Various issues with sperm health or the ability to produce sperm and deliver it to the vagina are typically the cause of male factor infertility. IVF can make sure sperm contacts the egg for fertilization. In addition, intracytoplasmic sperm (ICSI) is an optional step in IVF that injects a sperm into the egg’s cytoplasm where fertilization occurs.
IVF success factors
Although IVF is a successful fertility treatment for many couples and individuals experiencing infertility, it is not a cure-all for infertility and may not be right for every patient. There are many factors that affect IVF success including:
- The woman’s age.
- The cause of infertility.
- Quality and quantity of a woman’s eggs (ovarian reserve).
- Quality and quantity of a man’s sperm.
- The health and viability of embryos created via IVF, most often due to genetic abnormalities.
- Past reproductive health issues and structural abnormalities.
- Lifestyle factors such as smoking and obesity that affect fertility.
IVF is a complex procedure and involves several components, each of which can have some risks that are associated with many medical procedures. These include damage to tissue or organs, infection, pain, bleeding, and reactions to stimulation medications or to anesthesia. Ember providers thoroughly discuss such issues with the patient before any procedure. Other risks include the following.
Ovarian hyperstimulation syndrome (OHSS) from medications. It’s common for moderate OHSS involving swelling and pain to occur. Extreme OHSS can include symptoms of vomiting, nausea, bloating and poor appetite. More severe symptoms would involve extensive abdominal pain, decreased urination frequency, shortness of breath or a 10-pound weight gain over 3-5 days. With severe cases of ovarian hyperstimulation syndrome, the IVF cycle may need to be delayed or cancelled to allow the woman to recover.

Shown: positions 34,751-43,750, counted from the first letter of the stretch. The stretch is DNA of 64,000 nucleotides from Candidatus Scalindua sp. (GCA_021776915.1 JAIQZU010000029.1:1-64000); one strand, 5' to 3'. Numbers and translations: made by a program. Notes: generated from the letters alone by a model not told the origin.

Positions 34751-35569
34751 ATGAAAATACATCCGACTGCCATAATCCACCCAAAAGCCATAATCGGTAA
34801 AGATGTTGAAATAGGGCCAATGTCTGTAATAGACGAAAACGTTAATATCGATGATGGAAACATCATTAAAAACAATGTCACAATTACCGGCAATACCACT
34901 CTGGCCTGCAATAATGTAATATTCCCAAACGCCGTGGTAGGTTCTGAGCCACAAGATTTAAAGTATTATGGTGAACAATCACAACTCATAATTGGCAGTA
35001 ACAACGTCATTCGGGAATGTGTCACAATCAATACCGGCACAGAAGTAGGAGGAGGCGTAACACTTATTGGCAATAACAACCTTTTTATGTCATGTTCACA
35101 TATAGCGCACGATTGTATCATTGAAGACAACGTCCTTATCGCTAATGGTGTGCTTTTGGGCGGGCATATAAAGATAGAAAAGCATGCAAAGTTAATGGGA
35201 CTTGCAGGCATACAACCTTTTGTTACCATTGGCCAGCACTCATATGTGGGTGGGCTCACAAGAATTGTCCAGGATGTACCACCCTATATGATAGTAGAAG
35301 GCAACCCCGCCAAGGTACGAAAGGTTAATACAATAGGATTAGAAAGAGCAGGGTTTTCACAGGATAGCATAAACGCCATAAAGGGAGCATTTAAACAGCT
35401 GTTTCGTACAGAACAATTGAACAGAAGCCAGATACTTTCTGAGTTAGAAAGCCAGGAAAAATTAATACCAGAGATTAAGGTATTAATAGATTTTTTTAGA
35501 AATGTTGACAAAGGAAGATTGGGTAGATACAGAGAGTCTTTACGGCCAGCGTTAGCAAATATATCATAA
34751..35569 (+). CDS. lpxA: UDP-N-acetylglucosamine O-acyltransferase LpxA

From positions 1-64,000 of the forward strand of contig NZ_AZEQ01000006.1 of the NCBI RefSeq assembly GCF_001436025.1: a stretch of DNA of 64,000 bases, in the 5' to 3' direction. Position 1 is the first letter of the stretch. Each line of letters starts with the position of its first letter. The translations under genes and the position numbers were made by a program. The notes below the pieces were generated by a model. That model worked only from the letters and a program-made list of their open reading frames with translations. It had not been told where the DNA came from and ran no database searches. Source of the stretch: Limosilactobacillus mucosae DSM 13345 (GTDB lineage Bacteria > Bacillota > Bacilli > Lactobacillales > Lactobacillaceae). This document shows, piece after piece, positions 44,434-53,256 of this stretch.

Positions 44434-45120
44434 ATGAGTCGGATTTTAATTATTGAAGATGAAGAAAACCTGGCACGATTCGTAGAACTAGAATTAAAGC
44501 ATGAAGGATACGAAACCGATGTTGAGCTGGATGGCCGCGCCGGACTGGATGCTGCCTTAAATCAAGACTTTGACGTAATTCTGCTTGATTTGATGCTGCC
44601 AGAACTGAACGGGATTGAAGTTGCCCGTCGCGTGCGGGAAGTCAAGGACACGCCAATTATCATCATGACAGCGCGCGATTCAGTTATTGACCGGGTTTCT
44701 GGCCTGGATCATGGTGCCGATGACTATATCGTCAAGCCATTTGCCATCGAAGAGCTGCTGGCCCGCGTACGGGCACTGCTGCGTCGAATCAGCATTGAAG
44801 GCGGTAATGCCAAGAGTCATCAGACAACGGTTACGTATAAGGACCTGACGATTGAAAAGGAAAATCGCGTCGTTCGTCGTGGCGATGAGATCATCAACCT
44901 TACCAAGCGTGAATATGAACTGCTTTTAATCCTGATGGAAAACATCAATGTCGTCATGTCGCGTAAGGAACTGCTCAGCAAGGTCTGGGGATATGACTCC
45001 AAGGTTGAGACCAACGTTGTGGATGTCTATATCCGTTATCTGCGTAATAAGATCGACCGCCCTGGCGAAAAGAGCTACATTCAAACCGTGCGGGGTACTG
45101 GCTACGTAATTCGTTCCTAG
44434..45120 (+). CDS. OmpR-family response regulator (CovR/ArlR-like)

Egg retrieval may result in patients experiencing abdominal bloating and edema that can require them to rest in bed for 6 hours and avoid strenuous exercise for 24 hours.
Multiple pregnancy. If more than one embryo is implanted, a multiple pregnancy, which is twins or more, may occur. This can involve pregnancy and labor complications, premature delivery, and ongoing medical and developmental problems for the children.
Psychological stress. IVF treatment can bring on stress and emotional problems as it involves physical and financial commitments of individuals and couples. This can even extend to their family members and friends. Counselors can be very helpful to IVF patients by helping them manage stress, which may also involve massage, acupuncture, yoga or meditation.
What are the benefits of treatment?
IVF has helped thousands of couples achieve pregnancy and a healthy child. IVF can work around a cause of infertility in both men and women. Additionally, it is an option for LGBTQ+ couples and individuals and single patients seeking children. In vitro fertilization may also be used after other fertility treatments have been unsuccessful.